Tuesday 17 February 2015

Gulping down taxpayers' money

Yet another sockpuppet pressure group with a name designed around an acronym was launched this week. Give Up Loving Pop (GULP) "takes the fight to sugary drinks companies" and is aimed at spreading panic about soda.

GULP has a website full of scientifically dubious claims and has been on the road—and on the radio—to share these claims with the public. In addition, they encouraged the Daily Mail to rehash this story to turn it into this story.

It will come as no surprise if I tell you that UK taxpayers are footing the bill for all this. So much for the bonfire of the quangos. Under the coalition, state-funded public health front groups have proliferated, just as the public health budget has inexplicably risen. In addition to subsidising old timers like ASH and Alcohol Concern, taxpayers have had to pay for minimum pricing campaigns, plain packaging billboards, Dry January and the vast leviathan that is Public Health England.

And we're not just paying for GULP's roadshows and their nifty website. We also have to subsidise the PR industry...

It is, then, a highly polished job and all done with money that could have stayed in taxpayers' pockets or been spent on healthcare in the North West.

GULP illustrates the intricate depths of the sockpuppet state. Speaking on the radio yesterday, its boss, Robin Ireland, was introduced as being from a "charity" called the Health Inequalities Group. The charity actually trades as Heart of Mersey and is a hive of busybodies, including Simon "sugar is the new tobacco" Capewell, whose green ink Twitter feed speaks for itself. Robin himself "hates junk food, sugar and tobacco" so he fits in nicely.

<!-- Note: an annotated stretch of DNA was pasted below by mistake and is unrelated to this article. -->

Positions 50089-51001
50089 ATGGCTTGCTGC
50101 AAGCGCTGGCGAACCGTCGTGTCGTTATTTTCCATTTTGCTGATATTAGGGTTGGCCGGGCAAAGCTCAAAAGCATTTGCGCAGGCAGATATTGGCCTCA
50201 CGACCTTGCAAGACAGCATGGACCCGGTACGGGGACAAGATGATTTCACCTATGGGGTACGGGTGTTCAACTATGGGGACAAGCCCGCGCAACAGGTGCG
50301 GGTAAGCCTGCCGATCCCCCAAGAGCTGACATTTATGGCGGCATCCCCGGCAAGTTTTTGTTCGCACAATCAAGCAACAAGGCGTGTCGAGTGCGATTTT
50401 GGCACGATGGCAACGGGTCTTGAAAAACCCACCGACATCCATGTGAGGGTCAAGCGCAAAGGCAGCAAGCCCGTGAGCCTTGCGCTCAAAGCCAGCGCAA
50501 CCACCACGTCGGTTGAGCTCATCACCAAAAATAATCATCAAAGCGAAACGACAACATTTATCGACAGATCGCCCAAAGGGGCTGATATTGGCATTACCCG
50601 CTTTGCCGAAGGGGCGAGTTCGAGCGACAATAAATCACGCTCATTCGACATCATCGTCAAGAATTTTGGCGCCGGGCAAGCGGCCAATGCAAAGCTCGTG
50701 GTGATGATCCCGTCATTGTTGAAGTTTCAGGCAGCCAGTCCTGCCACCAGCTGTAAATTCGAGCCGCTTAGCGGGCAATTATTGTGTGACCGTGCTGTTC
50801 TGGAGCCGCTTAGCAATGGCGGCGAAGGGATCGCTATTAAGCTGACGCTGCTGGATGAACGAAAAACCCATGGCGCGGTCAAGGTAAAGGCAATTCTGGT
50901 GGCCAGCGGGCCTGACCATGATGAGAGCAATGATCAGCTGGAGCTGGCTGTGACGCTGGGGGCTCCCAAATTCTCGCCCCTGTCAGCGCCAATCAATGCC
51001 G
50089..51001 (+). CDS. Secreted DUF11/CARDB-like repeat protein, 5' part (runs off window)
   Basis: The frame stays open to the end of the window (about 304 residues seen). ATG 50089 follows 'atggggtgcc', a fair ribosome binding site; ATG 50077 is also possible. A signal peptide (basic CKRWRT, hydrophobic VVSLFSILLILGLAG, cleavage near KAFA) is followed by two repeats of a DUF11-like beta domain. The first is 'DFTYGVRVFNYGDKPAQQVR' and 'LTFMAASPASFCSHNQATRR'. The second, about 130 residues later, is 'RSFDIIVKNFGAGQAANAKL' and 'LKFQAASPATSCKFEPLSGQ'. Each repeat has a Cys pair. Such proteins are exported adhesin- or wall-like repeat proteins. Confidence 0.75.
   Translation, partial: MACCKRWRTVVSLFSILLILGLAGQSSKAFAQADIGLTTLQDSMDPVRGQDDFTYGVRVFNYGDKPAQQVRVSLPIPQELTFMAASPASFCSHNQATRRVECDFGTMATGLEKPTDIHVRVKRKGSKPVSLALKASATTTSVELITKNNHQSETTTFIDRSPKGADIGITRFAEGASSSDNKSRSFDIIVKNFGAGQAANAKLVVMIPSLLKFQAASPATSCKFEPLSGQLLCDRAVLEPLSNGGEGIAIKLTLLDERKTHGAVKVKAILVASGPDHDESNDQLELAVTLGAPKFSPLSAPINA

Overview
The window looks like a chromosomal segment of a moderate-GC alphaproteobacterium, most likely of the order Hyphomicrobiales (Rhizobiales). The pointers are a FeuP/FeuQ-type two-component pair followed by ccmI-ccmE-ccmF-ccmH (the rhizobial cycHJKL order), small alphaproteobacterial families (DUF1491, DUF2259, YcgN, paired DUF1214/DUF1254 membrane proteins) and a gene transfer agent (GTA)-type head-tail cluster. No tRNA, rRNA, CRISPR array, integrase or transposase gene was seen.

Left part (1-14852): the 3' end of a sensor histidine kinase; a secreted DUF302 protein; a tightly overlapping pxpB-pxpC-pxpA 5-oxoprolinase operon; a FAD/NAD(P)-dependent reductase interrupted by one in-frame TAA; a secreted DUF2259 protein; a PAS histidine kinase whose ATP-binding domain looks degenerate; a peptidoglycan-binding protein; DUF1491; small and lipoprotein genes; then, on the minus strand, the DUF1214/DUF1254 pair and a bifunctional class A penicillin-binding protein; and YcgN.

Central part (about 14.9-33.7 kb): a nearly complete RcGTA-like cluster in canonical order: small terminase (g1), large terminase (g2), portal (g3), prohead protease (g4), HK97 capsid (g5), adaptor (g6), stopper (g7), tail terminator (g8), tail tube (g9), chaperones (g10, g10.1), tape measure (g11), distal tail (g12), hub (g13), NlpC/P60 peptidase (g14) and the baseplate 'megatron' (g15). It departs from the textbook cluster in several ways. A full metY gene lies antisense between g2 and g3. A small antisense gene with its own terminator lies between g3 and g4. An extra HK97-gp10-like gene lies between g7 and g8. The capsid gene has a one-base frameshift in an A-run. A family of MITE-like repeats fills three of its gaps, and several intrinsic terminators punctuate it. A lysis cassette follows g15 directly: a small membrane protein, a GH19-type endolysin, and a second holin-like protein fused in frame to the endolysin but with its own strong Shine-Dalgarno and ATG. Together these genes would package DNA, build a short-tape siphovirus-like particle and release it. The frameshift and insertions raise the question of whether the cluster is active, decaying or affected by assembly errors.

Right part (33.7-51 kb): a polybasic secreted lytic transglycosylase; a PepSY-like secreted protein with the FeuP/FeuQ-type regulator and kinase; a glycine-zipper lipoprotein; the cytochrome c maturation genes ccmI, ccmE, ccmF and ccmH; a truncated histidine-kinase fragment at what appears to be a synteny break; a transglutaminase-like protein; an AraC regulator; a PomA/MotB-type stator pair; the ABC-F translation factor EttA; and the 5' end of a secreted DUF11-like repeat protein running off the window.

Even by the standards of fake charities, the Health Inequalities Group's financial accounts are opaque, but it is clear that they get the vast majority of their £850,000 income from North West councils and Directors of Public Health. In 2013, the Health Inequalities Group set up another organisation called Food Active which says that sugar is "a key foundation food of capitalism" and campaigns for the usual fussbucketry, including sugar taxes. Food Active then set up GULP this year to campaign for more of the same.

These organisations are—to borrow a phrase from George Galloway—three cheeks of the same arse. The advantage of this duplication is that it creates a "swarm effect" of cheerleaders. Moreover, all three organisations can respond individually the government consultations (which is one of their most important roles).

Expect to hear much more from GULP in the future unless a future government decides to get to grips with the nationalisation of civil society and cuts the purse strings.

1 comment:

Christopher Snowdon said...

"nationalisation of civil society" is a great phrase to describe the result of funding and promoting these campaign groups